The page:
Don’t be blind to China’s rise in a changing world” (English Source: Financial Times Op-Ed)

My Thoughts: This Ray Dalio op-ed has stirred up a lot of discussions, and will surely be translated into Chinese soon. It is unabashedly pro-China, or at least not anti-China, which is bound to piss off many people. Dalio’s business and personal connection with China goes back more than three decades and has profited handsomely from that long period of engagement. While I don’t agree with the entirety of his views, I do think his general mindset to see China for what it is, not what others want it to be, is important whenever we think about US-China relations. At the end of the day, Dalio is an investor and wealthy investors' perspectives on subjects outside of investing tend to have more influence than they should. An investor’s job is to raise money from rich clients and (hopefully) return more money than they raised. Investors should not be tasked with making foreign policy, and foreign policy wonks would usually make bad investors. As Charlie Munger often admits, and did so again in his interview I cited above, he should never be tasked with doing brain surgery.

Introducing the Microsoft Azure Modular Datacenter” (English Source: Microsoft Azure Blog)

My Thoughts: As long time readers of Interconnected know, I write a lot about the cloud industry and can be a bit of a data center geek, so much so that I’ve written posts tracking the data center locations of all the major cloud platforms. Needless to say, I got really excited reading this Azure announcement of a modular data center the size of a trailer, with the same compute, storage, and networking (via satellites) functionalities of a standard cloud data center. Currently, building a data center takes a lot of land, access to cheap power, and fast underground or undersea fiber optic cables. These physical constraints mean accessibility to cloud computing is still limited. In fact, when I wrote “Is the Cloud Recession-Proof?” a few months ago, I called the cloud “part utilities, part commercial real estate, part railroad, and part something new.” If this modular data center works, it’ll increase access to technology for some of the most remote and harsh environments in the world. I’m personally excited for that future.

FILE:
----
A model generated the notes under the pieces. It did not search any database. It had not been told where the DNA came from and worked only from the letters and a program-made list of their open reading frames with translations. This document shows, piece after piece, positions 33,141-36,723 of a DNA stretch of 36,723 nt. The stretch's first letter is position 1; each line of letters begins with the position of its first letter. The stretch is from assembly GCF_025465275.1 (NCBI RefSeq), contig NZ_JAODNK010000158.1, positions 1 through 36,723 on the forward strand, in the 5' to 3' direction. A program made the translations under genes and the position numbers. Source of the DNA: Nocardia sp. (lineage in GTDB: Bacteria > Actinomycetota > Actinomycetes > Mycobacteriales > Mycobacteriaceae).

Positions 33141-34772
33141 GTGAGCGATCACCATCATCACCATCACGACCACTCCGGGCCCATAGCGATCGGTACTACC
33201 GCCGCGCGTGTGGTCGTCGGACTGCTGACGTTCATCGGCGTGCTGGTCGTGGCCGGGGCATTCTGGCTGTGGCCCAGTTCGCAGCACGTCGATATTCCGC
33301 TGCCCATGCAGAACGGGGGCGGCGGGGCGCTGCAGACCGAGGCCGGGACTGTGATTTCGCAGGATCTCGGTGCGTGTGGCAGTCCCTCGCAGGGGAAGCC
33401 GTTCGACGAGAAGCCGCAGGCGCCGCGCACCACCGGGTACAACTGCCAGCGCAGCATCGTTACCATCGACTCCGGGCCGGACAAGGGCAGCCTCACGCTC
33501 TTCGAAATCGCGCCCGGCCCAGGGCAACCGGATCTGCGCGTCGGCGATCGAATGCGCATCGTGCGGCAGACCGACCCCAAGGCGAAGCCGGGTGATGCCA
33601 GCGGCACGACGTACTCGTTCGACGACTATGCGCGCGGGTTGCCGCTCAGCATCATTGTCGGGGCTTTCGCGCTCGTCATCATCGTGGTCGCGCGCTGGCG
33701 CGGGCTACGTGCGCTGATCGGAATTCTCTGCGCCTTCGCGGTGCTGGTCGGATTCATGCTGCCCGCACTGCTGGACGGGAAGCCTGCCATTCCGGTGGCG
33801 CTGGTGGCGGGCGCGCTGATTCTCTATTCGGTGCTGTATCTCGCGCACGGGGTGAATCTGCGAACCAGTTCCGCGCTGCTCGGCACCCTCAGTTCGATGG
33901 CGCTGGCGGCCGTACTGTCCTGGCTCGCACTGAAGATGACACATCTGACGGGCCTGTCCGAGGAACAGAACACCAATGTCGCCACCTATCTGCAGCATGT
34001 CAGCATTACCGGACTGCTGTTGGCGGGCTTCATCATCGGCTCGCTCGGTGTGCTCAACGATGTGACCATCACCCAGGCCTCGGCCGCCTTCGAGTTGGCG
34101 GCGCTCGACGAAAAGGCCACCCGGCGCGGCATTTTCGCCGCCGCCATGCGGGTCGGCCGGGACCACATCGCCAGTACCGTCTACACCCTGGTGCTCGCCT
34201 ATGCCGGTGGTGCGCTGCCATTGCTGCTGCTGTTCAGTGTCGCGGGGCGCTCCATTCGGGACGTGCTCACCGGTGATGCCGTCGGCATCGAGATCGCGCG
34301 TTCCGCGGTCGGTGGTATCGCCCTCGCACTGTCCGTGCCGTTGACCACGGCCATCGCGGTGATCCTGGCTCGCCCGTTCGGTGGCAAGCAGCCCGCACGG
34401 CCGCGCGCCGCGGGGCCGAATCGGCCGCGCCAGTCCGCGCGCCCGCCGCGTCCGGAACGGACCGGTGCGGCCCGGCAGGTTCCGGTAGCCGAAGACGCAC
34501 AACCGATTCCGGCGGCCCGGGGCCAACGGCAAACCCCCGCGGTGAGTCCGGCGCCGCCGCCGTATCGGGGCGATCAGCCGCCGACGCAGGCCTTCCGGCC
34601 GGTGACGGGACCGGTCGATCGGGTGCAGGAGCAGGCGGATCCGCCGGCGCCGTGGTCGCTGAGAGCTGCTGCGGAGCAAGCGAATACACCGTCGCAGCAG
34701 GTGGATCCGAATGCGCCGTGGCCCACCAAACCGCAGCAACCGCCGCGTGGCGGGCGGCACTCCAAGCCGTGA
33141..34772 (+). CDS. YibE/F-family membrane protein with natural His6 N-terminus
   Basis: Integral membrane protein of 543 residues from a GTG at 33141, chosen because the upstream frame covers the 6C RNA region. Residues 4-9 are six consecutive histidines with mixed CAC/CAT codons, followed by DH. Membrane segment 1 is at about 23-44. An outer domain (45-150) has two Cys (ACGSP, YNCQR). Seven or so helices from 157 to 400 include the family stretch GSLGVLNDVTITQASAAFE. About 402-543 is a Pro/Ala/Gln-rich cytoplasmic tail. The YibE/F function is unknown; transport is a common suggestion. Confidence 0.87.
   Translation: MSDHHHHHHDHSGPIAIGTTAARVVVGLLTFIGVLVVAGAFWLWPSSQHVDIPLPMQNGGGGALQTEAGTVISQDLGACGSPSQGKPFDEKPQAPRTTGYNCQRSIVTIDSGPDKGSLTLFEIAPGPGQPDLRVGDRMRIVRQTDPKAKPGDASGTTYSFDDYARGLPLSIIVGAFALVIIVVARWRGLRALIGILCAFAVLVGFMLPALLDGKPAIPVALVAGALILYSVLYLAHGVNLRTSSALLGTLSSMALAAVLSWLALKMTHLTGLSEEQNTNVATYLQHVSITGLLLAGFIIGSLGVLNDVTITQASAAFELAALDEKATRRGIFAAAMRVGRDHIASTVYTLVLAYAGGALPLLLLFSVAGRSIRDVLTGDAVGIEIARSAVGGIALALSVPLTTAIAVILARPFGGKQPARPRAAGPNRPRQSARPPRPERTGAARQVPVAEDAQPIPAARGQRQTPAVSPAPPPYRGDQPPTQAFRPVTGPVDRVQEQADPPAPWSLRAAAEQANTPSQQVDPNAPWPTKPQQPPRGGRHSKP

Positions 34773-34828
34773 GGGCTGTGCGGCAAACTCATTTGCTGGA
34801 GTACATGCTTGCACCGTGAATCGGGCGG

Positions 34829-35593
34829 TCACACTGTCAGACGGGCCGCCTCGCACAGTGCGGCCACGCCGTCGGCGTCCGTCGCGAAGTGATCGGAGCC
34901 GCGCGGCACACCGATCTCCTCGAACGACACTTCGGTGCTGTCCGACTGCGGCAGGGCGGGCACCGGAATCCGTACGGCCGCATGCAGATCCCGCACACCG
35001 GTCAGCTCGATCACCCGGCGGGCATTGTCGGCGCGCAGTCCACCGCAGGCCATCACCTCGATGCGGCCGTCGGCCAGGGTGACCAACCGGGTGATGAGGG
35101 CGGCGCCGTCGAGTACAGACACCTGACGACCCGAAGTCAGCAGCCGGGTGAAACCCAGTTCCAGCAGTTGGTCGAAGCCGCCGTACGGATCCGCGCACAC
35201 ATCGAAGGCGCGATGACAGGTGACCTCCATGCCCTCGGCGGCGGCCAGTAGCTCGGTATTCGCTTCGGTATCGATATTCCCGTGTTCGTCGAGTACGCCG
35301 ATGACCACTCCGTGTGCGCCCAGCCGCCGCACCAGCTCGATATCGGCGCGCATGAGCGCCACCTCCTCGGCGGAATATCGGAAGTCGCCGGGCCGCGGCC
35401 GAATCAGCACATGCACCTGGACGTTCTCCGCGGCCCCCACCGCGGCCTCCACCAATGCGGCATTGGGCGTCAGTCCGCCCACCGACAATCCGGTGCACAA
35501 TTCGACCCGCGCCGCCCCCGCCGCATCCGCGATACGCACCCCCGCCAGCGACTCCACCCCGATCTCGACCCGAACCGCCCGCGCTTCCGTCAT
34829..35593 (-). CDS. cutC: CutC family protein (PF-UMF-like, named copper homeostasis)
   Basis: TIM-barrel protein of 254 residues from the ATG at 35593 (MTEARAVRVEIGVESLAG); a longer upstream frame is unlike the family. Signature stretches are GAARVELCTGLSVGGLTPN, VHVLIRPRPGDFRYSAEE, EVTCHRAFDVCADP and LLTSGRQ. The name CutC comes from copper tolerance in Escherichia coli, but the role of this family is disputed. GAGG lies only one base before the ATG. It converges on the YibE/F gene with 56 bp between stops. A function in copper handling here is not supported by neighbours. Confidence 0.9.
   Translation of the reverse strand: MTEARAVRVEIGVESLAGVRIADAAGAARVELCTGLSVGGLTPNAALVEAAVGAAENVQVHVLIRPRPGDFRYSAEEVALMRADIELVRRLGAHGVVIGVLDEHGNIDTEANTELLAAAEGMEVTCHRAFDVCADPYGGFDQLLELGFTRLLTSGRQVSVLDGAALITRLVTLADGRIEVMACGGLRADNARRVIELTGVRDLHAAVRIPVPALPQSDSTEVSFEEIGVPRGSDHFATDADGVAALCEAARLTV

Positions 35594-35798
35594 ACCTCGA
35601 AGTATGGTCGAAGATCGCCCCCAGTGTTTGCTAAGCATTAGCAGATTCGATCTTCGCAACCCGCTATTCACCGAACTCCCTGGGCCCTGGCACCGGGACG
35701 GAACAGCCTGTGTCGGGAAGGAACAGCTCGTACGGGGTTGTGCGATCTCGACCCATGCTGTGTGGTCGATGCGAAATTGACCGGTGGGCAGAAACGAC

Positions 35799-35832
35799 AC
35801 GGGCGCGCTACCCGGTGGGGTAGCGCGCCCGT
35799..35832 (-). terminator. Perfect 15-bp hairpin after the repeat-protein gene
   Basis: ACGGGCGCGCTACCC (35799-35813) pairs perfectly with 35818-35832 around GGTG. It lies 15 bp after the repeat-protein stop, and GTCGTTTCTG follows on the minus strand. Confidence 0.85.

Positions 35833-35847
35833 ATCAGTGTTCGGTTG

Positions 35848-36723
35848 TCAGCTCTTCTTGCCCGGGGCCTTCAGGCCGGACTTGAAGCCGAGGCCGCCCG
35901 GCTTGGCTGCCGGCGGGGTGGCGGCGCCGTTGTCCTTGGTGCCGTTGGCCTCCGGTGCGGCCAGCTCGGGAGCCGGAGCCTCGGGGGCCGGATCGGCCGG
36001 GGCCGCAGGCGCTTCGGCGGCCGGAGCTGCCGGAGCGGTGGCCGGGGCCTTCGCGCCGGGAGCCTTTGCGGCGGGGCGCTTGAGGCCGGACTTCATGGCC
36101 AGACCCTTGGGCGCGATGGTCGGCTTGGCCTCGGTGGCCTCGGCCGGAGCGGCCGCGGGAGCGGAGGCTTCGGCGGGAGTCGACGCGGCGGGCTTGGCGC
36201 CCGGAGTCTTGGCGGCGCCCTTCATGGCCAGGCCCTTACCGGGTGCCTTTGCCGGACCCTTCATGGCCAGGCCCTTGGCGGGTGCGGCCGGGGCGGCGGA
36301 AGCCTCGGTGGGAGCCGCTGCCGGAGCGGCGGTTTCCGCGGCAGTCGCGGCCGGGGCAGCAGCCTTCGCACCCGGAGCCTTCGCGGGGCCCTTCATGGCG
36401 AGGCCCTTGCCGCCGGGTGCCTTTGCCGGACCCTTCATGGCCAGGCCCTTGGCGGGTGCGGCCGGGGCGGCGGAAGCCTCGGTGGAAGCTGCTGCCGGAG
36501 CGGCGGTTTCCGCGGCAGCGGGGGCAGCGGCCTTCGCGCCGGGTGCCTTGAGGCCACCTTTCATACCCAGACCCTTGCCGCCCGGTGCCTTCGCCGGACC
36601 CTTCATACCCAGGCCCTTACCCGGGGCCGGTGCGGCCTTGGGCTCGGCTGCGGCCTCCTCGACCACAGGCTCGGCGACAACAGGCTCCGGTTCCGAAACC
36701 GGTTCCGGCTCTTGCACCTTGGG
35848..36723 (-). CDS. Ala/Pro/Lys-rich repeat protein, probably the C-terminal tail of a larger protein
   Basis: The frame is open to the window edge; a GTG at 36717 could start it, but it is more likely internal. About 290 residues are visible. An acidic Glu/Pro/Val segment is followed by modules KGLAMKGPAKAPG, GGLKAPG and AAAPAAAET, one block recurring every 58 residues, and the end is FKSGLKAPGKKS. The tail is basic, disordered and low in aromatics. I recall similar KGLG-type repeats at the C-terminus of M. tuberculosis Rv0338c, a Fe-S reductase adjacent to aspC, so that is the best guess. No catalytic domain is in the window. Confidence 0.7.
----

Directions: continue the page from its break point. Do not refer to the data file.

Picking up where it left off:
The first AI model that translates 100 languages without relying on English data” (English Source: Facebook AI)

My Thoughts: This multilingual machine translation (MMT) model released by Facebook’s AI research team last week is super cool. If it works as advertised, it’d be a huge step forward in not just AI but cross-cultural communication generally. The current state-of-the-art machine translation models are almost all English-centric, e.g. to go from Chinese to Spanish, the model goes from Chinese to English to Spanish. That reliance introduces accuracy problems and inherent biases in the English language. This new model is “many to many”, directly from one language to another without English. And as with most AI models, it is open-sourced! The current state of this model is still in research and not yet productionized in Facebook’s own product; getting there will take some more time. But I’m hopeful that by year 5 of writing Interconnected, I can expand to more languages and reach more people who don’t speak English or Chinese with the model!